Wednesday, April 6, 2016

The Shark's Collapse, 20 Years Later

[ed. It's Master's week! So many great memories, but Greg Norman's collapse in 1996 still ranks as one of the most painful sporting events I've ever witnessed in my life (his loss to Larry Mize in 1987 on an unbelievable chip-in was one of the saddest). The extraordinary class he exhibited after that loss is still the thing I remember the most, though.]

I work at Golf Digest, a detail that tends to elicit questions about how I got started in the game. Unlike most of my colleagues, mine was not really a golf family. My dad played when he was younger, but he quit when he developed a debilitating case of the shanks. My older brother played a little. The most avid golfer was my grandfather, and he had the misfortune of being awful. After he died, my mother, as mourners are prone to do, reflected glowingly on her father’s golf.

“Your grandfather was a wonderful golfer,” she said to me.

My dad, who had played the most with Grandpa, remembered differently.

“He was terrible,” he whispered. “He could never get the ball in the air.”

It was only in college that I started to dabble in the game, occasionally stealing off with my roommates with one set of clubs among us. We would drive 20 minutes off campus in New Hampshire to play a dinky nine-hole course named Rockingham, where no hole back then measured more than 300 yards, there were only a handful of trees, and where even in my earliest tear-up-the-turf days as a golfer, it was hard not to break 50. You could get around Rockingham in little more than an hour, so one April afternoon in our senior year, still groggy from whatever damage we had incurred the night before, we agreed we’d sneak in a round before dark. Until then the Masters was on TV, and Greg Norman had a six-shot lead, so we settled into the couches of our grungy apartment, nursed our hangovers, and prepared to watch the man nicknamed the Great White Shark cruise to his first green jacket.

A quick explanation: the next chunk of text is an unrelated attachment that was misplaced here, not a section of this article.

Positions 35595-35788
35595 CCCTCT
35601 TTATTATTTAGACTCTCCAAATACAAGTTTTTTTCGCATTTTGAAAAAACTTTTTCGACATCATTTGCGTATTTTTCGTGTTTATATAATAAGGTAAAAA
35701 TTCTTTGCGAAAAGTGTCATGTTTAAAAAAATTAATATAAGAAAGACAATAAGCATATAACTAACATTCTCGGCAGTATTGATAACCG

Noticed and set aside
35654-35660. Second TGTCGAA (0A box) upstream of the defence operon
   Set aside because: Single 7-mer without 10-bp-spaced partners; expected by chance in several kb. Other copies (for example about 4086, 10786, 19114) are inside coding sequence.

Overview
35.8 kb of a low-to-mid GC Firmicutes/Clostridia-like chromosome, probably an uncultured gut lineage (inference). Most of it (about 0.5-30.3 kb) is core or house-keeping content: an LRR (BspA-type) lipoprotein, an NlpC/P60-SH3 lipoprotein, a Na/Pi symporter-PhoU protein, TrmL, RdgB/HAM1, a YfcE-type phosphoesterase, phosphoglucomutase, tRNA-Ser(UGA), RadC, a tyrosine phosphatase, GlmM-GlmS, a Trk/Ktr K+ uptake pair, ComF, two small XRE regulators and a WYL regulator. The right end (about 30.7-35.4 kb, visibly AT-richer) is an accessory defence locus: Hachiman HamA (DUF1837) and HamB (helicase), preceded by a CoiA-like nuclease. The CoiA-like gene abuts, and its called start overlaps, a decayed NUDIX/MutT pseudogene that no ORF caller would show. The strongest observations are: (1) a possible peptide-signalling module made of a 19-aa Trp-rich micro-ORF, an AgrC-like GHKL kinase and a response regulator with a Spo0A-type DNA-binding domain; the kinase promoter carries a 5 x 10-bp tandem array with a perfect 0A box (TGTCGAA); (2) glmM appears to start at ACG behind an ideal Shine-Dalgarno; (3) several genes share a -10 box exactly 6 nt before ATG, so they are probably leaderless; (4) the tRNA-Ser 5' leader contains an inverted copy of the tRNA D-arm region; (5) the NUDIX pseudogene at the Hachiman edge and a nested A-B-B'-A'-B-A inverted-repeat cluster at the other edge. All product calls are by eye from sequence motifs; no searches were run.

I had no particular attachment to Greg Norman, or really any golfer at that point. But Norman was an inviting figure—chiseled and confident, with an unabashed swagger—and I had paid enough attention to golf to know that the Masters was something that had narrowly eluded him for years. I was looking forward to watching him finally break through—right up until the point it was apparent he wouldn’t. It’s probably strange to admit that the moment that truly sold me on golf was one defined by someone else’s misery. We all have a dark side. But the enjoyment for me was not so much derived from Norman’s collapse. In fact, if at one point we thought we were going to wait until after the CBS telecast to head to the golf course, we eventually deemed his public writhing too painful to witness. When Norman splashed his tee shot in the water on the par-3 16th, all but assuring the Masters title for Nick Faldo, we decided we’d had enough; my roommate Sully clicked the TV off in disgust, and four of us filed out the door and headed to Rockingham. I was disappointed for Norman, but I remained fascinated, my head spinning like it is when you walk out of a movie filled with so many plot twists you need to confirm with others everything that happened.

Until then I was unaware golf could do that. It hadn’t occurred to me that the golf swing was essentially a living organism that could get up and leave you at a time of its choosing, or that someone who had navigated a course so skillfully one moment could flail helplessly the next.

But that, I learned later, was Greg Norman. There were times when he appeared unflappable, looking, as Dan Jenkins wrote in Golf Digest, “like the guy you send out to kill James Bond.” You wouldn’t cast a character like Norman, broad-shouldered and blond, with that Australian accent, to play the victim. And yet on so many occasions even before that Sunday, he was.

To say no golfer lost more than Norman is imprecise, because there are scores of professional golfers who don’t even sniff a chance to win major tournaments. And besides, Norman won plenty—90 times around the world, including two Open Championships. Before Tiger Woods, Norman’s 331 weeks atop the world ranking was a record. We should all be such losers.

Still, if you define losing as standing alluringly close to a prize and failing to capture it, then Norman lost. If losing is when the prevailing emotion afterward is regret, then Norman was in a class of his own.

by Sam Weinman, Golf Digest | Read more:
Image: uncredited